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      Beneficial effects of activation of PKC on hemorrhagic shock in rats.

      The Journal of trauma

      pharmacology, Survival Rate, Blood Pressure, drug effects, physiology, Calcium, Disease Models, Animal, Blood Gas Analysis, Hemodynamics, Hydrogen-Ion Concentration, Kidney, blood supply, Liver, Mitochondria, Phorbol Esters, Protein Kinase C, Random Allocation, Rats, Rats, Sprague-Dawley, Shock, Hemorrhagic, enzymology, physiopathology, Staurosporine, Analysis of Variance, Animals

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          Abstract

          The reduced vascular reactivity after severe trauma or shock played an important role in the development and outcome of shock. Our previous study showed that protein kinase C (PKC) took part in the regulation of vascular reactivity after hemorrhagic shock. The objective of this study was to investigate the protective effects of activation of PKC on hemorrhagic shock and its related mechanism. Sprague dawley rats were subjected to hemorrhagic shock (40 mm Hg for 2 hours). Effects of the PKC agonist, phorbol-12-myristate-13-acetate (PMA), and its inhibitor, staurosporine, on hemodynamic parameters were observed in vivo or in vitro. The hemodynamic parameters included mean arterial blood pressure, left intraventricular systolic pressure, the maximal change rate of left intraventricular pressure (+/-dp/dtmax), blood gases including pH, Po2, Sao2, and base excess, animal survival time, the vascular reactivity and calcium sensitivity of superior mesenteric artery, and mitochondrial function and blood flow of liver and kidney. Intravenous administration of PKC agonist, PMA, at the concentration of 1 microg/kg significantly increased the mean arterial blood pressure, left intraventricular systolic pressure, +/-dp/dtmax, the pressor effect, and the contractile response of norepinephrine, it also improved the blood gases, and prolonged the survival time of shocked rats. In addition, the intravenous administration of PMA improved mitochondrial function and liver and kidney blood flow. A total of 10(-7) mol/L of PMA administrated in vitro significantly improved the vascular reactivity and calcium sensitivity of superior mesenteric artery to norepinephrine and Ca2+. These effects of PMA were abolished by the PKC specific inhibitor staurosporine (1 microg/kg in vivo or 10(-7) mol/L in vitro). Activation of PKC has protective effects on hemorrhagic shock. The mechanism is related not only to its hemodynamic stabilization effect via improving vascular reactivity and calcium sensitivity but also to its effect on improving the perfusion and mitochondrial function of vital organs.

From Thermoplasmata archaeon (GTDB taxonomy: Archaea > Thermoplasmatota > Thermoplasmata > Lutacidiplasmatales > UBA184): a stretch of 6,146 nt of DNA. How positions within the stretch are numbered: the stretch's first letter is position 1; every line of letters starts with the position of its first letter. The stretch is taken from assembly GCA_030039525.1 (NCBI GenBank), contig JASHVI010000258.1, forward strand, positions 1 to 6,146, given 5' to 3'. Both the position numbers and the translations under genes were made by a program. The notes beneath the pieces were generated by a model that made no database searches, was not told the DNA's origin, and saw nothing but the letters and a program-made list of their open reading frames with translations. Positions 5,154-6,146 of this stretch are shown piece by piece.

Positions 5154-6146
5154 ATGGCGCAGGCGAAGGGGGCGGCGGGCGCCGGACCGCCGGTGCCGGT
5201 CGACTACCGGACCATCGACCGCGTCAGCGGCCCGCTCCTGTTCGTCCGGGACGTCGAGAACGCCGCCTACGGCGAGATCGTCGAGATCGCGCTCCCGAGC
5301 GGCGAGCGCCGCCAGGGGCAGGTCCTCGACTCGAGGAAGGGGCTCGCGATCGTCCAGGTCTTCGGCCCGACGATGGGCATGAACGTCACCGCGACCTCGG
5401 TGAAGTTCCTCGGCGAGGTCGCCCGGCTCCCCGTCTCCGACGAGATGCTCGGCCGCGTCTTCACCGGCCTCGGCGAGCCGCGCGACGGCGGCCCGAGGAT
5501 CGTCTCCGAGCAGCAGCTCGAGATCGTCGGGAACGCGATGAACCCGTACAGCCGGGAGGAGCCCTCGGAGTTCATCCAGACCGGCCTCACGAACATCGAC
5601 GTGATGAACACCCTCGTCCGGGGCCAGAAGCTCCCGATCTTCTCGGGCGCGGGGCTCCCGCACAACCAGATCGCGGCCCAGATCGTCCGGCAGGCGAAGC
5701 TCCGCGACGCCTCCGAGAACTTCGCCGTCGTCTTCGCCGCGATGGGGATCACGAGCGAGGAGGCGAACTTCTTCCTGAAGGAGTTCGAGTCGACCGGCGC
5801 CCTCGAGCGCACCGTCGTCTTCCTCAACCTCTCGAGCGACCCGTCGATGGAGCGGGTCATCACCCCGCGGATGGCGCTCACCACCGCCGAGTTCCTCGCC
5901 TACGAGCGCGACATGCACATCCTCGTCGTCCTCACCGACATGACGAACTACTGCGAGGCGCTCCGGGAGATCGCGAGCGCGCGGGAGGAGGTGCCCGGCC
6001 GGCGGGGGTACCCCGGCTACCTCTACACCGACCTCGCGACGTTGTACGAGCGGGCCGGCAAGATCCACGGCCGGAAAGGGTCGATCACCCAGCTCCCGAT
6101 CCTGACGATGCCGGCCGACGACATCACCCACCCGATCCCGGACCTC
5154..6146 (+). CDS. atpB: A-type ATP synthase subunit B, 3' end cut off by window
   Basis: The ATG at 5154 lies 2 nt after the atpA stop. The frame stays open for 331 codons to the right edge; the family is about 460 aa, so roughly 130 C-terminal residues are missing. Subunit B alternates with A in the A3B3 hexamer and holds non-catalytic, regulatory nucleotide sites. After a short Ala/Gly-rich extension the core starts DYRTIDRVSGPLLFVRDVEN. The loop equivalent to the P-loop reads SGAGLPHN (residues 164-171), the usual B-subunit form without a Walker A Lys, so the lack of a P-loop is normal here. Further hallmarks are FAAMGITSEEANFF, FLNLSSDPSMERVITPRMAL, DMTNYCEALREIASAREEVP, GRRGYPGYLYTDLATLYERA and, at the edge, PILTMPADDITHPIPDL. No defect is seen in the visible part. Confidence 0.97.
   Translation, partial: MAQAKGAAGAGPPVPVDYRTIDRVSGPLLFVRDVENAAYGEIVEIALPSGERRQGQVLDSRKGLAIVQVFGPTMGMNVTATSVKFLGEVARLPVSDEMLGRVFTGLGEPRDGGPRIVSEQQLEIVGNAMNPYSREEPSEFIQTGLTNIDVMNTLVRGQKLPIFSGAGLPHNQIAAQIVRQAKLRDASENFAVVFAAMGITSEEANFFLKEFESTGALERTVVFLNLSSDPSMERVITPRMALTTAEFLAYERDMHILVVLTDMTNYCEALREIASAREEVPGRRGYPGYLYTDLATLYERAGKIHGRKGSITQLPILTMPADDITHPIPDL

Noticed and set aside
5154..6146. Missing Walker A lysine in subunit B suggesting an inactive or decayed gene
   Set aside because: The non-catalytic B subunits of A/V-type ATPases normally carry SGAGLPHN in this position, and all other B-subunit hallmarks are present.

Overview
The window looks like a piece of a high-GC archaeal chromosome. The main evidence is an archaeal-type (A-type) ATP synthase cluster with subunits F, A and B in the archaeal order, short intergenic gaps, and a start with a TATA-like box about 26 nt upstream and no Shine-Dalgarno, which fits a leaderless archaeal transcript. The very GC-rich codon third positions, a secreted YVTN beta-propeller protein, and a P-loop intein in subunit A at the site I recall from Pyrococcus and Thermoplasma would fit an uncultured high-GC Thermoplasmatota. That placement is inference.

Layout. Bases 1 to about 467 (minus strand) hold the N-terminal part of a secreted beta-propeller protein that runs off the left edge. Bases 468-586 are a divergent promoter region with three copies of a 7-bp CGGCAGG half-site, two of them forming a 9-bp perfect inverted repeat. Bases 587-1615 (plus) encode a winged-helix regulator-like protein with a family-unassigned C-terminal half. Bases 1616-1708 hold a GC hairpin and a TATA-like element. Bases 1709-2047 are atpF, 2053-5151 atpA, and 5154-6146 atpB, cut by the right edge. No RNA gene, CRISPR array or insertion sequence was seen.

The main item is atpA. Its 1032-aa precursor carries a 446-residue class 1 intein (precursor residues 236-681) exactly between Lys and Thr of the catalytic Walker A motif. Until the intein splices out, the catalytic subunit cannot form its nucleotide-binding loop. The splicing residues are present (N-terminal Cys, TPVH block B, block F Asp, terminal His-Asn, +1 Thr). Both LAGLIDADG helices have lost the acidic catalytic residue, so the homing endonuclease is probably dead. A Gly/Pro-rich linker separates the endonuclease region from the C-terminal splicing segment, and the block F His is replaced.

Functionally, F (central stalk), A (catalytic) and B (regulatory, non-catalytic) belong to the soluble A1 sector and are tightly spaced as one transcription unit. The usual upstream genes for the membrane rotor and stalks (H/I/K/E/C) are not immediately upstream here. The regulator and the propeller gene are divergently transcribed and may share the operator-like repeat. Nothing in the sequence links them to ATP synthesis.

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          Author and article information

          Journal
          10.1097/TA.0b013e3181bba209
          20068478

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